Raising The Grade: Board Certified Teachers
Thursday, July 15th 2004, 9:08 am
By: News On 6
Itâ€™s a national education list that Oklahoma is actually leading. The state ranks 8th in the country for the number of nationally board certified teachers.
But critics say we're spending millions of dollars on national certification, without proof it helps students. News on 6 anchor Scott Thompson has more on whether national certification is raising the grade or just increasing the bills.
Special Education teacher Jennifer Esau is getting ready to start her sixth year teaching developmentally delayed children. And she says she's definitely found her calling. "I love it they're precious and its just what I'm meant to do."
This fall, Esau wants to take her teaching to the next level. She's one of 400 Oklahoma candidates for National Board Certification. "I just know itâ€™s going to make me a better teacher and itâ€™s a challenge. After teaching for five years, I was kind of ready for a challenge, something different."
Over the next year, Esau will put together a teaching portfolio and take an exam to prove she's a master teacher, worthy of national certification. With the distinction comes a big bonus. As long as they keep teaching, nationally certified teachers receive $5,000 every year for the next decade.
National Board Certified teacher John Perkins: "A lot of teachers I have talked to that have passed national board readily say one of the big reasons is money, thatâ€™s a lot of money for a school teacher." And a lot of money for the state. Right now, Oklahoma has 858 nationally certified teachers. Their bonuses alone cost the state more than $40-million. The high costs have critics questioning whether national certification is worth it.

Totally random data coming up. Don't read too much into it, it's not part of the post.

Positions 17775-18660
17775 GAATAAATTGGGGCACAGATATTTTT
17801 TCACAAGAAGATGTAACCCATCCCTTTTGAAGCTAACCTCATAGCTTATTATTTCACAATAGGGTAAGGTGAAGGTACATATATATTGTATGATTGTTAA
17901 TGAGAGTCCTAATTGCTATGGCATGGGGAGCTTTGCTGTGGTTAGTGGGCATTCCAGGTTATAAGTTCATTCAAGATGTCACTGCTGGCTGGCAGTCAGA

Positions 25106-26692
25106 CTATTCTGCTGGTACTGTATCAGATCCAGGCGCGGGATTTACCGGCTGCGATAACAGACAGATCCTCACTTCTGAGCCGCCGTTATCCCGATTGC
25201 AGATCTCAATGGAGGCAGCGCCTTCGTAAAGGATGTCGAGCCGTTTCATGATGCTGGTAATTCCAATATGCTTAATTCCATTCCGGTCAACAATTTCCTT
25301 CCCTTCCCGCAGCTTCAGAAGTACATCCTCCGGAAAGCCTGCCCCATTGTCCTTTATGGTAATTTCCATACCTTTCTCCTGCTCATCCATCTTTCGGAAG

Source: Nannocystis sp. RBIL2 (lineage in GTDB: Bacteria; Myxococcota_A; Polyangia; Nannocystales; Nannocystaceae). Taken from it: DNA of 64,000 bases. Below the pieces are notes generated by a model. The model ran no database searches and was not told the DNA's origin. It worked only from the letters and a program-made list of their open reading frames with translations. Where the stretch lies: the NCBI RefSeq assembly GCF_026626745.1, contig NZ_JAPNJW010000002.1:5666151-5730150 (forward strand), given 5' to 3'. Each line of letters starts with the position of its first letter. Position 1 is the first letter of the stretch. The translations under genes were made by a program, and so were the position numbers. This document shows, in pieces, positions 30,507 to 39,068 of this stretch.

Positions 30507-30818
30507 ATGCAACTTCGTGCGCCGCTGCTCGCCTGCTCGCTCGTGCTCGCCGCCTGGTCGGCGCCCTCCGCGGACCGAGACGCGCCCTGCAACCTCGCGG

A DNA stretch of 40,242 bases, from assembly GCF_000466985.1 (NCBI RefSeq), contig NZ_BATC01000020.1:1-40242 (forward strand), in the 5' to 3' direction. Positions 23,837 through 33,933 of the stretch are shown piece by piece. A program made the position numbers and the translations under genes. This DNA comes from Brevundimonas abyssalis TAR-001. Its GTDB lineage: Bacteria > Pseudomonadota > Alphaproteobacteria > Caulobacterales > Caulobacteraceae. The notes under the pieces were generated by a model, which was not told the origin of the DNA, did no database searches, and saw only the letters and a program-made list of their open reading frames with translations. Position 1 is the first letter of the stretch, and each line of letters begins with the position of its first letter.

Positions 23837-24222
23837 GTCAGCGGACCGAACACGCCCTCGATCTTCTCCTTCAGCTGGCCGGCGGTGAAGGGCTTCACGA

There's a new study from the University of Washington that suggests it is. The study analyzed the test scores of 600,000 North Carolina students. It found students of nationally certified teachers improved their test scores by an average of 7% more than students with teachers who failed to get certified. â€œEvery year, you learn more about yourself and what you can do better. And I'm still learning from that process."
Jennifer Esau says she saw the difference certification could make first-hand. She says her daughter blossomed under a national board certified teacher. â€œI think so and I know the teacher and she's definitely my inspiration for doing this."
Esau's already is working on her national certification. She expects to log 400 to 600 hours on her portfolio. But she's ready for the challenge; she says it could make all the difference for her students.
The bonus for national board certified teachers are not guaranteed. Lawmakers have to set aside money for them every year. And some say these master teachers might not be teaching the students who really need them.
The Washington study reported the lower income students really benefited from nationally certified teachers. But most national board teachers are in schools in affluent areas with higher family incomes.